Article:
Laravel: Dependency Injection and IoC container

1. What is Dependency Injection?

In short, dependency injection (DI) simply gives an object the objects it depends on (dependencies) from the outside without having to initialize the word in the constructor. This makes the application more flexible and easier to test, because we can easily use Mock class to test.

Try taking a general example not to use the DI technique as follows:

The above example is a symbolic example, but the main problem raised is that the class MyLog is dependent on the StandardLogger class. In other words, the class MyLog is stuck to the StandardLogger class. Currently, when we want to switch to another type of logger (eg FileLogger or MongoDBLogger) we have to revise the constructor of class MyLog.

To solve this dependency problem, we just need to modify the constructor of class MyLog to get a parameter that is a logger. Also called decouple constructs of class MyLog with other classes that depend on it. This is simply called Dependency Injection . Tah-dah, that's too simple, isn't it? So some people say that DI is a 25 dollars name for a concept worth 5 cents. James Shore 's original text:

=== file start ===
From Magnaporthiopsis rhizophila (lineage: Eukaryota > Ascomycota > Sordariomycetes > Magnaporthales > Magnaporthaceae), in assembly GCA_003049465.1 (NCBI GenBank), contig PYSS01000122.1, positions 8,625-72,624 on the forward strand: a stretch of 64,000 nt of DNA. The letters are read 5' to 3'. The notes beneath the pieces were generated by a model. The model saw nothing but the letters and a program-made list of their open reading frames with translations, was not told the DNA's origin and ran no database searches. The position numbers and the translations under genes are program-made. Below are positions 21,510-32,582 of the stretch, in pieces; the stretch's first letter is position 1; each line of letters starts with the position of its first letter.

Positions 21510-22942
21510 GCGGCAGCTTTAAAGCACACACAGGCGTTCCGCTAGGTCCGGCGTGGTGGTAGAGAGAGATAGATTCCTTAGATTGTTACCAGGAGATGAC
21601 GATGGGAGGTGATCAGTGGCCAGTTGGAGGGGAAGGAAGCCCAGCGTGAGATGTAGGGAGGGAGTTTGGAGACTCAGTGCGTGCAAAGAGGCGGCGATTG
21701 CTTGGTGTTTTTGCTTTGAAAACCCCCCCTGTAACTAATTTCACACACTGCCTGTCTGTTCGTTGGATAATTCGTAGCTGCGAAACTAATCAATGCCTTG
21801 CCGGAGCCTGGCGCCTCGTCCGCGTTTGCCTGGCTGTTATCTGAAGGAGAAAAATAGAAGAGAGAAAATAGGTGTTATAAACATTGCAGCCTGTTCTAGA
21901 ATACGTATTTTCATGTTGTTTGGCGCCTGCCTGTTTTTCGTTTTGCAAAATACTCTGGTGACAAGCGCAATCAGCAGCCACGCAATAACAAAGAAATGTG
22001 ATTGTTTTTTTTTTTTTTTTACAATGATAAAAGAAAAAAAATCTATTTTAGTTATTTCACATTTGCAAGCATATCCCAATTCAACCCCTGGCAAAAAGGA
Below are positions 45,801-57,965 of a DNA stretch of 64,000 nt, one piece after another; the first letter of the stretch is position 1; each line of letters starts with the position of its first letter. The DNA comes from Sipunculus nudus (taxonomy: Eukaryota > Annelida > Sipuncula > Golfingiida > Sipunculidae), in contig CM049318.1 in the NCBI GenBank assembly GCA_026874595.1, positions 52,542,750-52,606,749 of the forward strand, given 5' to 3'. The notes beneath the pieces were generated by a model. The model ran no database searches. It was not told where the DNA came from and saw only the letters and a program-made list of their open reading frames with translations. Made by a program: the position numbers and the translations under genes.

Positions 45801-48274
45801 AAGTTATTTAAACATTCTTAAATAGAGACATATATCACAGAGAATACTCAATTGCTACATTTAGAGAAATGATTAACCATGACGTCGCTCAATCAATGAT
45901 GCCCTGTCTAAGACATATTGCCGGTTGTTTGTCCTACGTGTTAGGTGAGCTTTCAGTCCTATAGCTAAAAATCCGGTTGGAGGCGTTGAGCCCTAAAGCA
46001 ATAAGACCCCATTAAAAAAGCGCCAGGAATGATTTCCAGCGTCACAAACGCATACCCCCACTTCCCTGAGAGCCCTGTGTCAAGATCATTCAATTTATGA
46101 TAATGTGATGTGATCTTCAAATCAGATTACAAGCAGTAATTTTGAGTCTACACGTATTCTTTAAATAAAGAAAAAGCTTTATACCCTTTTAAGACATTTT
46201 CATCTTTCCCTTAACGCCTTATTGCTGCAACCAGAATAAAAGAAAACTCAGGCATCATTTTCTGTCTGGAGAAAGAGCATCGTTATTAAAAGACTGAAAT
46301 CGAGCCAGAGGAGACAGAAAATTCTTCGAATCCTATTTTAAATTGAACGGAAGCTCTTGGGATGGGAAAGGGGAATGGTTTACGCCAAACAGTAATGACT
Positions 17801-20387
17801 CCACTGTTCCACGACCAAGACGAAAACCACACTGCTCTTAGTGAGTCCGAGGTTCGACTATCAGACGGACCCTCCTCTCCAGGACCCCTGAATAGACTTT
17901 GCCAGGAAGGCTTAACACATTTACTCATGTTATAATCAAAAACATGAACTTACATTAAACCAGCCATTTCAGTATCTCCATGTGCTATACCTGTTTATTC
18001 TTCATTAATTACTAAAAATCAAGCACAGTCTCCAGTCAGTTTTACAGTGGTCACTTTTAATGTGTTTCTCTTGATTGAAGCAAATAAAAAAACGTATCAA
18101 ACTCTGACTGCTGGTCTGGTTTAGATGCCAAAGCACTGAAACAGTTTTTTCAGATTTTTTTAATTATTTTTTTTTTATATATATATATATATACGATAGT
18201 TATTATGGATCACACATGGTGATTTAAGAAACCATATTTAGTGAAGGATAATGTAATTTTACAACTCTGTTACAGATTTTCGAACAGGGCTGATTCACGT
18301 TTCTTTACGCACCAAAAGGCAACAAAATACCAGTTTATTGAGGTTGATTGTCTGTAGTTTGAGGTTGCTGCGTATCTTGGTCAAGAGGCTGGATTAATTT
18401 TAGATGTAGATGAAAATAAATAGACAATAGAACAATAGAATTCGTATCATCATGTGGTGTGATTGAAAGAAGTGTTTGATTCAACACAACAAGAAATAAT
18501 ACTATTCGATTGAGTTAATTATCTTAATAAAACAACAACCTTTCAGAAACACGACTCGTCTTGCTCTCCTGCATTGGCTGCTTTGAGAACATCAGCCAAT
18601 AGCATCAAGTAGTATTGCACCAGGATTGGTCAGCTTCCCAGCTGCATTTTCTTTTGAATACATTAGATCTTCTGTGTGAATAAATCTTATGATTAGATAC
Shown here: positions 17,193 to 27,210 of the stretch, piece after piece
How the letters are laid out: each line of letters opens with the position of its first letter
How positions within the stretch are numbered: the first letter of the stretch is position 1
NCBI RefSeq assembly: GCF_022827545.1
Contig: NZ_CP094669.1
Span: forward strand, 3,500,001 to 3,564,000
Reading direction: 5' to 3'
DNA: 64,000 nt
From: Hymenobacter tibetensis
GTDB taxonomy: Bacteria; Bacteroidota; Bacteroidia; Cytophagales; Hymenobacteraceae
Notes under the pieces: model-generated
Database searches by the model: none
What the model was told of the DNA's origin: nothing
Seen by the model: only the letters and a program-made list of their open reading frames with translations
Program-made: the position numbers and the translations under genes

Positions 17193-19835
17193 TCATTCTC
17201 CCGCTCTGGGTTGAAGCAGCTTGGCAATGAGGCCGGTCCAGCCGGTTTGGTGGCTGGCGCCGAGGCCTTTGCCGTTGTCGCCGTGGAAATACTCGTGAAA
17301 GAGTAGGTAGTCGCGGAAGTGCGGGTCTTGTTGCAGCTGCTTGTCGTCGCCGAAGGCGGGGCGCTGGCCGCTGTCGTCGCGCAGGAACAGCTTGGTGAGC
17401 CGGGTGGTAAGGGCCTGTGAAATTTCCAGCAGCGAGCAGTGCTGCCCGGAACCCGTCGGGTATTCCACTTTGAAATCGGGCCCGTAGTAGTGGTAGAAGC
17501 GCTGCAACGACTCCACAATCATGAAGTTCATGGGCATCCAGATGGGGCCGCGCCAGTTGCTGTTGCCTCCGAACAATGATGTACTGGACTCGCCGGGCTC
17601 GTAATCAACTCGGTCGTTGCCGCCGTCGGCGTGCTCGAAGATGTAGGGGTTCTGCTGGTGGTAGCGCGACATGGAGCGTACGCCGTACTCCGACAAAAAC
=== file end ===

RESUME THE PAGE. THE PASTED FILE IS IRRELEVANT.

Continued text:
"Dependency Injection" is a 25-dollar term for a 5-cent concept. […] Dependency injection means giving an object its instance variables. […].

2. What is IoC Conainter?

When applying this DI technique, another problem arises, how do we know which classes this MyLog depends on to initialize it? Creating an instance of the MyLog class is very simple if it only depends directly on another class. However, there is the possibility of nested dependencies, such as MyLog --> DBLogger --> DatabaseAccess . And it makes it very difficult to create an object that we need, because the list of deeply nested dependency classes (deeply nested class dependencies).